mainstreetmark
Mar 1, 2007, 10:51 AM
Mine went from 11 to 5. It used to be I could see the inbox populating up with messages. Would take seconds sometimes. Now, when Mail stars, my inbox just appears with no delay.

MacBoobsPro
Mar 1, 2007, 10:52 AM
Thankyou Mainstreetmark.

Apparently I did do it right first time but your script will help people who are put off by using the Terminal.

:)

IJ Reilly
Mar 1, 2007, 11:02 AM
Mine went from 11 to 5. It used to be I could see the inbox populating up with messages. Would take seconds sometimes. Now, when Mail stars, my inbox just appears with no delay.

Yours started out about the same size, but decreased by over 50% and mine by 20%. Maybe that's why you saw a significant performance boost and I did not. Any explanation?

In the interests of science I tried running the terminal commands. No change in file size.

devilot
Mar 1, 2007, 11:03 AM
Any explanation?I believe the different articles point the blame at IMAP vs. POP accounts. :o

Note, my file size also didn't really change, but the app still loads the inbox super speedy style like MSM mentioned.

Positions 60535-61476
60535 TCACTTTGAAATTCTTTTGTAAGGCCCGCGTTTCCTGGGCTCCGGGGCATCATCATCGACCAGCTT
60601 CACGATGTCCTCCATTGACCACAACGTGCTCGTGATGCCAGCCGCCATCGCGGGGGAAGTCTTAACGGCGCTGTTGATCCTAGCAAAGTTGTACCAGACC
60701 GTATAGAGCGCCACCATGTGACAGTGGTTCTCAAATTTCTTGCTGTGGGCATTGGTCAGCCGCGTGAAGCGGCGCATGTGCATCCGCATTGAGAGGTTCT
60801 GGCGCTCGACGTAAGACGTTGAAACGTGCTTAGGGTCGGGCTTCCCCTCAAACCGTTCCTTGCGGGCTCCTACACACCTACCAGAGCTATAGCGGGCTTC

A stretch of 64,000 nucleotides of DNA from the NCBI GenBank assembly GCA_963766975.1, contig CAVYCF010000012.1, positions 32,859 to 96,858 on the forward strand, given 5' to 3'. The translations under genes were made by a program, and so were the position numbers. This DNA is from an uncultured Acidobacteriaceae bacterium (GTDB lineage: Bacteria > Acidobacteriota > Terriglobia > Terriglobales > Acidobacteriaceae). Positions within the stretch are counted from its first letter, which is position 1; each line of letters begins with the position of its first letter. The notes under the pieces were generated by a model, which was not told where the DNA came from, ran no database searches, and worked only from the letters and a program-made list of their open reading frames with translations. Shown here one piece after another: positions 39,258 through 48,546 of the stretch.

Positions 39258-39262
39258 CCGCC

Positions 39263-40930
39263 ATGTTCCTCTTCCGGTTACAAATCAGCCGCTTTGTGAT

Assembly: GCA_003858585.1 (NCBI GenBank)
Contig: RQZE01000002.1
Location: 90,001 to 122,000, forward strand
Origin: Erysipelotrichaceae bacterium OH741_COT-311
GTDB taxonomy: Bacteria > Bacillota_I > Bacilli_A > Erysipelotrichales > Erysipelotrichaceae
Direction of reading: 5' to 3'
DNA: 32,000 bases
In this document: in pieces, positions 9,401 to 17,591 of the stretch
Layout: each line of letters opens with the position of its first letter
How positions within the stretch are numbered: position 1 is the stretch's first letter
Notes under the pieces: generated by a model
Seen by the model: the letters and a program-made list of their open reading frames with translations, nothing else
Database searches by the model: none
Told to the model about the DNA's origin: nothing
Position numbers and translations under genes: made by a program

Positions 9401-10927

IJ Reilly
Mar 1, 2007, 11:12 AM
I believe the different articles point the blame at IMAP vs. POP accounts. :o

Yes, but based only on "anecdotal" evidence. I have both POP and IMAP accounts.

SpaceMagic
Mar 1, 2007, 11:13 AM
It really works!

shadowfax
Mar 1, 2007, 11:29 AM
I believe the different articles point the blame at IMAP vs. POP accounts. :oTheir anecdotal evidence is very weak, honestly. if you read the thread on their site, you'll see that half the respondents contradict their POP hypothesis. It doesn't even seem to be based on the size of the database: I have 1 POP and 1 IMAP account, and my envelope was only like 3.5 MB. It got cranked down to 2.5 MB, and it's made a pretty noticeable difference.

There must be some kinda funny bug that gets introduced into the database. I guess if someone were into MySQL they could have a look at the database before and after... I am not up for that.

Analog Kid
Mar 1, 2007, 01:55 PM
What is it deleting exactly?

What are the consequences?
I had the same question-- it really is an optimization, you aren't losing any information:
http://www.sqlite.org/lang_vacuum.html

What I don't know is how this is better than just doing a "rebuild mailbox" from the menus...

mainstreetmark
Mar 1, 2007, 02:02 PM
I had the same question-- it really is an optimization, you aren't losing any information:
http://www.sqlite.org/lang_vacuum.html

What I don't know is how this is better than just doing a "rebuild mailbox" from the menus...

so why not just set the auto vacuum pragma (http://www.sqlite.org/pragma.html#pragma_auto_vacuum) ?

Analog Kid